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    Breach of Trust

    By Tom A. Coburn with John Hart
    8.5 hrs • 9/14/04 • Unabridged
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  8. 11.3 hrs • 8/14/2003 • Unabridged

    The 107th Congress faced a time like no other in the life of the nation. This was the era of the first presidential election to be decided by the United States Supreme Court, the fifty-fifty Senate, the horror of September 11, the war on terrorism, corporate scandals that shook the economy, the inexorable move toward war with Iraq, and other dramatic events, all leading up to the historic midterm elections of 2002. In Like No Other Time, Daschle offers a riveting account of his singular perspective on a time when the nation faced deadly and elusive external enemies and a level of domestic political contention rarely seen in American history. Senator Daschle is unflinching in his impressions of the key political figures of our time from both parties. The result is an acutely perceptive assessment of how our government met the challenges of a remarkable era. As it was during the years of the 107th Congress, the United States is once again at a critical and historic crossroads. For Senator Daschle, the first and perhaps most important choice lies with what kind of representation and leadership we want in government. It is a choice between a political party with a core philosophical belief in the power of our collective will to confront these challenges through our government, and one dominated by a group of people who don’t like and don’t believe in government.

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    Like No Other Time

    By Senator Tom Daschle, with Michael D’Orso
    Read by Stephen Hoye
    11.3 hrs • 8/14/03 • Unabridged
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  9. 5.1 hrs • 9/24/2002 • Abridged

    In 1999, John McCain wrote one of the most acclaimed and bestselling memoirs of the decade, Faith of My Fathers. That book ended in 1972, with McCain’s release from imprisonment in Vietnam. This is the rest of his story, about his great American journey from the U.S. Navy to his electrifying run for the presidency, interwoven with heartfelt portraits of the mavericks who have inspired him through the years—Ted Williams, Theodore Roosevelt, visionary aviation proponent Billy Mitchell, Marlon Brando in Viva Zapata!, and, most indelibly, Robert Jordan. It was Jordan, Hemingway’s protagonist in For Whom the Bell Tolls, who showed McCain the ideals of heroism and sacrifice, stoicism and redemption, and why certain causes, despite the costs, are… Worth the Fighting For After five and a half years as a prisoner of war in Vietnam, naval aviator John McCain returned home a changed man. Regaining his health and flight-eligibility status, he resumed his military career, commanding carrier pilots and serving as the navy’s liaison to what is sometimes ironically called the world’s most exclusive club, the United States Senate. Accompanying Senators John Tower and Henry “Scoop” Jackson on international trips, McCain began his political education in the company of two masters, leaders whose standards he would strive to maintain upon his election to the U.S. Congress. There, he learned valuable lessons in cooperation from a good-humored congressman from the other party, Morris Udall. In 1986, McCain was elected to the U.S. Senate, inheriting the seat of another role model, Barry Goldwater. During his time in public office, McCain has seen acts of principle and acts of craven self-interest. He describes both ex-tremes in these pages, with his characteristic straight talk and humor. He writes honestly of the lowest point in his career, the Keating Five savings and loan debacle, as well as his triumphant moments—his return to Vietnam and his efforts to normalize relations between the U.S. and Vietnamese governments; his fight for campaign finance reform; and his galvanizing bid for the presidency in 2000. Writes McCain: “A rebel without a cause is just a punk. Whatever you’re called—rebel, unorthodox, nonconformist, radical—it’s all self-indulgence without a good cause to give your life meaning.” This is the story of McCain’s causes, the people who made him do it, and the meaning he found. Worth the Fighting For reminds us of what’s best in America, and in ourselves.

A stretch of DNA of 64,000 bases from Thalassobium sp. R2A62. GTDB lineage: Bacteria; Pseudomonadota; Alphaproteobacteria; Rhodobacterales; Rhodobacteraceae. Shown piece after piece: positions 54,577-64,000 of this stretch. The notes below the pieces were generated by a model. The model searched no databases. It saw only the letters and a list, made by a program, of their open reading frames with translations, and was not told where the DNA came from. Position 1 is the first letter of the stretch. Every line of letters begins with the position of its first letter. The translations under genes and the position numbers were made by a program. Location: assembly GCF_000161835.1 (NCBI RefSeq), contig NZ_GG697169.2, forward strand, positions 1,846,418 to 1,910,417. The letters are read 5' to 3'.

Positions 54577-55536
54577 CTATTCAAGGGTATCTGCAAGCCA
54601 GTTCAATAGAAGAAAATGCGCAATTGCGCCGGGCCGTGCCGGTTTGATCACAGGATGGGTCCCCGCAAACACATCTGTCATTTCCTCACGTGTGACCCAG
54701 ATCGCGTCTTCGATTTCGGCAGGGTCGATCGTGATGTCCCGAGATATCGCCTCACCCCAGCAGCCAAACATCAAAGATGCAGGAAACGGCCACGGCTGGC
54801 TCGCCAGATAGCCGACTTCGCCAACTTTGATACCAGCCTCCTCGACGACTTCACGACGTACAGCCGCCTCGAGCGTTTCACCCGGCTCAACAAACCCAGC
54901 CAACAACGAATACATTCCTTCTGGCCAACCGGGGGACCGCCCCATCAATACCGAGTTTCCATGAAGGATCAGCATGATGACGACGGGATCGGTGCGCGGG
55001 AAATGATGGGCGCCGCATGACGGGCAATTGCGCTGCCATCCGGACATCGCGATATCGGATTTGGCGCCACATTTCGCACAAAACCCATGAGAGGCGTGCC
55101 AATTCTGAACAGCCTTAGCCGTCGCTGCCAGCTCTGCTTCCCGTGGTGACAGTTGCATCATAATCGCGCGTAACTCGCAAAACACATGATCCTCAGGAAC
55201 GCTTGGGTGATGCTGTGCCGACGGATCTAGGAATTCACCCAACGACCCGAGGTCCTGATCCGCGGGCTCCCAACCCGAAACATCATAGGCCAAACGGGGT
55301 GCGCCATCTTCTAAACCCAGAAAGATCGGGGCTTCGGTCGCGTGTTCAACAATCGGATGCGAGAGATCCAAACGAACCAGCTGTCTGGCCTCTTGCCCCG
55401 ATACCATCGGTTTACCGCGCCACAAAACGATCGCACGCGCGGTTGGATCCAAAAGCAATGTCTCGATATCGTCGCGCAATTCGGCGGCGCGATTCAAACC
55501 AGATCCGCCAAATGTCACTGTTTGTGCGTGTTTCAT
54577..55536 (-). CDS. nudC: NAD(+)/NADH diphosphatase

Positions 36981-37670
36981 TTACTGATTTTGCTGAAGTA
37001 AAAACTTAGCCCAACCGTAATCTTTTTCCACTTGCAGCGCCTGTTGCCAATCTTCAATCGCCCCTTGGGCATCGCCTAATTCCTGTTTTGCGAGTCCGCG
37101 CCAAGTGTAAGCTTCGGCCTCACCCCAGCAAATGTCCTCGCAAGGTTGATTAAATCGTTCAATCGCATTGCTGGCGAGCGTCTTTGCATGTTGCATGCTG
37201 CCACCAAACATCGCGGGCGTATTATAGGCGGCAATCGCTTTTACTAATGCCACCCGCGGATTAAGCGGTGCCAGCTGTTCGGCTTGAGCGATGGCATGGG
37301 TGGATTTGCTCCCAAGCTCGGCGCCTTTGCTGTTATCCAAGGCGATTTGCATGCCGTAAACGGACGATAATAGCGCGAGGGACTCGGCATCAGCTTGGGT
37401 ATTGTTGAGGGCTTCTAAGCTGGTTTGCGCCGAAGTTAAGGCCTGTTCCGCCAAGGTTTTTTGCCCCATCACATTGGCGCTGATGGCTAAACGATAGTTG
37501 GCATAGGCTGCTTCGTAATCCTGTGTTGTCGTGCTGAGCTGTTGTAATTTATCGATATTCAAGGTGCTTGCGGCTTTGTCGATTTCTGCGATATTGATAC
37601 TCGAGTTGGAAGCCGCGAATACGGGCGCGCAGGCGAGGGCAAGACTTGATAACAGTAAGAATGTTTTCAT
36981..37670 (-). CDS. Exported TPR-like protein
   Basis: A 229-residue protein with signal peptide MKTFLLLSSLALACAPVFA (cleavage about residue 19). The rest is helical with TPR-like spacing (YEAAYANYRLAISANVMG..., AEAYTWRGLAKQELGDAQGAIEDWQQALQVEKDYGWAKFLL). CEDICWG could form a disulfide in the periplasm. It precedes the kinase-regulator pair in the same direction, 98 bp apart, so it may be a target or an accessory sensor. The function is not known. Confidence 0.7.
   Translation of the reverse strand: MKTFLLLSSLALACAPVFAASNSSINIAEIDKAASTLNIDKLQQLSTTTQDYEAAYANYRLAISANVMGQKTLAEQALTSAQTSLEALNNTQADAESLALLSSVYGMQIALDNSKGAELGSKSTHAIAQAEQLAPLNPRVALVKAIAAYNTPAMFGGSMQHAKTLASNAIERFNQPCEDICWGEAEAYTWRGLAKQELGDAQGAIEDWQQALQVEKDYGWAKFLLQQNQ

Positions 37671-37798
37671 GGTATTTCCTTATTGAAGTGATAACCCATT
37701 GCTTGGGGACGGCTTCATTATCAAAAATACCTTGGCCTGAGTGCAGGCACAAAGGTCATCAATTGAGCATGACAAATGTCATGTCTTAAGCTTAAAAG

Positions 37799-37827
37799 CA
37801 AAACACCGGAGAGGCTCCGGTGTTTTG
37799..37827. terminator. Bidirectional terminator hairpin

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    Worth the Fighting For

    5.1 hrs • 9/24/02 • Abridged
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  10. 1.6 hrs • 3/1/1996 • Abridged

    "They are wrong and we are right and I'm going to prove it to you!" -- Harry S. Truman, Democratic National Convention, 1948 A rousing political manifesto from The New York Times bestselling co-author of All's Fair One of Washington's most prominent Democratic strategists and co-author of the New York Times bestseller All's Fair offers a timely, accessible and entertaining response to the GOP's Contract with America -- just in time for primary season. With the Republican Congress blasting away at the federal government, James Carville, a top advisor to President Clinton, counterattacks. In We're Right, They're Wrong, he uses his trademark mix of pointed argument, homespun wit, and historic lore to deflate GOP claims that nothing is amiss in America that budget-cutting wouldn't cure. Carville staunchly defends a strong government -- one capable of teaching, feeding, healing, defending and sheltering its citizens -- and provides Democrats and progressives with a politically astute program for building upon what's best about our nation. Filled with anecdotes and political myths, We're Right, They're Wrong is a succinct, witty, fact-filled trot for judging the long primary season.

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    We’re Right, They’re Wrong

    1.6 hrs • 3/1/96 • Abridged